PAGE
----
I’ve been working on an open source hardware project for a couple of years called BusKill. It’s a security cord that shuts down a computer if it’s physically separated from you.
My colleague Michael Altfield and some volunteer developers wrote BusKill software. This software is free and open source and works on Windows, Mac, and Linux. The software is security-focused and allows you to verify the signatures before installing the files.
Once you install and run BusKill, you can use the sleek, minimalist GUI to arm and disarm it. When you arm BusKill, it will take a security action when the computer if it detects the USB has been removed. The default action is to lock the computer, but it is possible to configure options such as erasing data or shutting the computer down completely. If you disarm it, there is no action if the USB is removed.
The software is meant to run while the user has a BusKill security cord. You can purchase the security cord or you can make your own. On one end of the security cord, you have a USB that attaches to your person. You can pick the smallest, cheapest USB available, because you do not need to store any files on the USB for BusKill to work. The important thing is that the USB has a hole so that you can attach a carabiner. Most people attach the carabiner to their belt loop.
The USB is inserted into the female end of a USB female-to-male cord. This is not too unlike a typical USB extender cord. However, this cord should have a magnetic breakaway near the USB side of the cord. This allows the connection to break if someone attempts to put distance between you and your laptop.
We think there are multiple communities that need something like this, but the driving force behind what we do is to provide a tool that protects activists and journalists. However, anyone that uses their computer in public, such as in coffee shops and the like, and logs into data that an adversary might want to access by force, could benefit from having BusKill.
Developing the Prototype
3 years ago, Michael asked me if I was interested in developing a 3D-printed case for the magnetic breakaway. He told me he wanted the following features:
- The case should be as small as possible, because shouldn’t block neighboring ports or sit heavy in the port causing it to bump into objects on the desk.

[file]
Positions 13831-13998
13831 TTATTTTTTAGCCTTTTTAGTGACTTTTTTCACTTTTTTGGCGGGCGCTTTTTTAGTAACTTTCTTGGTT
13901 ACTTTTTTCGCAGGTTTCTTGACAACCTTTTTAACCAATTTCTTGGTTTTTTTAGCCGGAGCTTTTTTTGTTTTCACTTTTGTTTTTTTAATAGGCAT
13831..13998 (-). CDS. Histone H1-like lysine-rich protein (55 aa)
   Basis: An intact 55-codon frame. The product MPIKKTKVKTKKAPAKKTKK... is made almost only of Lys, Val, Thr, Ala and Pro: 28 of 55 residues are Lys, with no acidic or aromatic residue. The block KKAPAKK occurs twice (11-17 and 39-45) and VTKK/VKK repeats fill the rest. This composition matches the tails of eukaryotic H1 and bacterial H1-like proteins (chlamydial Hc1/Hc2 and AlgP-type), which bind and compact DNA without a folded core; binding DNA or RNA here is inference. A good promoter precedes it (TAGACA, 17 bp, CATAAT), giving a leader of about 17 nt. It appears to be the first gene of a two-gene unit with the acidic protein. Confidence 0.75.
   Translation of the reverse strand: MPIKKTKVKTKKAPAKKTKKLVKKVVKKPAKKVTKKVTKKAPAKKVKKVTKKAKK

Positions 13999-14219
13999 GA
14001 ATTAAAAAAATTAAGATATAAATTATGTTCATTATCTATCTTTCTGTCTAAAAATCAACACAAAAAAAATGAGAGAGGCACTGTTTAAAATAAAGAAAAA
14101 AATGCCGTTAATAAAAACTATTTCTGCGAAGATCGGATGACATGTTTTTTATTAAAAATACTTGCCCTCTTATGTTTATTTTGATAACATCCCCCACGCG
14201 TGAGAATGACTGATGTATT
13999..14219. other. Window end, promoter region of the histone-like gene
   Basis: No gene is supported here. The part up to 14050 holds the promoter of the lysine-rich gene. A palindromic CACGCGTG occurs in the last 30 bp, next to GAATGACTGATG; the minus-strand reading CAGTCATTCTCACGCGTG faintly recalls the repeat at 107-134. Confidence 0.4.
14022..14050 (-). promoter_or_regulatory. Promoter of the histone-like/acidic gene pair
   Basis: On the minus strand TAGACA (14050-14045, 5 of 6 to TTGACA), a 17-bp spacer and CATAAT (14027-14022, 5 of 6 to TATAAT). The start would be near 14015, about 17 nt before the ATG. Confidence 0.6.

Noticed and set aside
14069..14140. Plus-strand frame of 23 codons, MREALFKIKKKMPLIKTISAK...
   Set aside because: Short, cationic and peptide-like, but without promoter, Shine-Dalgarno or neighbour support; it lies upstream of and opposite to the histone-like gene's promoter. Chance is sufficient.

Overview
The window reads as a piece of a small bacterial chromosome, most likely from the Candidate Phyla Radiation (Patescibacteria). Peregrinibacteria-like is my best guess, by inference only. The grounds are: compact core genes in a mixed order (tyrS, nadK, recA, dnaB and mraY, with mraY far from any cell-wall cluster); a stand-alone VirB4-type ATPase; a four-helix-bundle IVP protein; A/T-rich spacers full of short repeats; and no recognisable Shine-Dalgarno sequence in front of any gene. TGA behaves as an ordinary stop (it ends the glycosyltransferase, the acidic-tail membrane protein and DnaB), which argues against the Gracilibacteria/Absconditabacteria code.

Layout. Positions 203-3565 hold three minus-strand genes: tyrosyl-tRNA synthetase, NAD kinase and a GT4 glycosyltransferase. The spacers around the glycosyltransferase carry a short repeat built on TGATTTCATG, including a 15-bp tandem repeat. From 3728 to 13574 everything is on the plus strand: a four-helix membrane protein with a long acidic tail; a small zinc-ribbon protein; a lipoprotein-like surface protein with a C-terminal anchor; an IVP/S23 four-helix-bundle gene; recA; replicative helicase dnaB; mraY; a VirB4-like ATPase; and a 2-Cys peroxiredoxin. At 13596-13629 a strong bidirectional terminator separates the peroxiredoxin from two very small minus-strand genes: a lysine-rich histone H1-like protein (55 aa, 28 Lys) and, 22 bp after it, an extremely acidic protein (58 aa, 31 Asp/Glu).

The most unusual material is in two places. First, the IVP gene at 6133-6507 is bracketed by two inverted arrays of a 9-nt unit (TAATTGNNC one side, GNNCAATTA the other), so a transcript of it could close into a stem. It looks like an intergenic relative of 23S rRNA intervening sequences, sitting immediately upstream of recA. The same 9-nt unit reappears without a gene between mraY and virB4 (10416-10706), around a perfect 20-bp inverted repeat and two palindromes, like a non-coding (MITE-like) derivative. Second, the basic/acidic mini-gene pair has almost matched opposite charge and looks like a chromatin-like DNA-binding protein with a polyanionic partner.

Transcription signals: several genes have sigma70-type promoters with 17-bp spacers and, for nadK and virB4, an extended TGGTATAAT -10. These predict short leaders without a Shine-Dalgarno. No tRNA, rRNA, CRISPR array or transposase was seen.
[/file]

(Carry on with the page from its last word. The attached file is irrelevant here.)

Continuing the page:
- The case should be able to be dissembled, so that people can make sure it isn’t tampered with. It shouldn’t be glued together.
- In order to avoid using glue, we had a factory specially manufacture some hexagonal shaped magnets that we believed would be able to sit inside the printed part without glue.
- Much like USB breakways that are designed to prevent wear and tear on ports, the case would house pogo pins and magnets, and a USB.
The funny thing is, things changed a lot over the years.
- We learned that we didn’t have to put the magnetic release near the port, but that it is better to put it near the person.
- We realized that these parts are so small, the magnets so strong, that it really couldn’t be completely assembled without glue. The outer case, sure, but magnets, pogo pins, pogo receptors and the like must be glued.
- Because we are now ok with having to use glue, it is probably better to use easy to find disc magnets.
- The case doesn’t actually need to house the USB at all, but it does need to house the pogo pins and magnets.
This process taught me about the realities of going from idea to execution.
My Journey with OpenSCAD
When I started this project, I was novice-beginner level with OpenSCAD. I had designed something of similar complexity about 8 years ago. It was a model of an assembly related to creating a timelapse camera for Raspberry PI. I recall the person I created that file for ended up refactoring all my code to be more parametric. I soon learned that I had a lot to learn about actually writing good, parametric OpenSCAD code….
I knew that I would write modules, and I knew about the primitive shapes, and about difference functions, and such. However, I didn’t quite realize that if I was writing a module that would be shared it would need to not be nested inside another module. I didn’t know that I should group all the shapes I was going to difference in one module and all the shapes that made the shell in another module. I rotated things before transforming them sometimes, and other silly things. My code was bad! Even though I commented my code thoroughly, it was a mess! It was hard to use myself, let alone sharing with the open source community!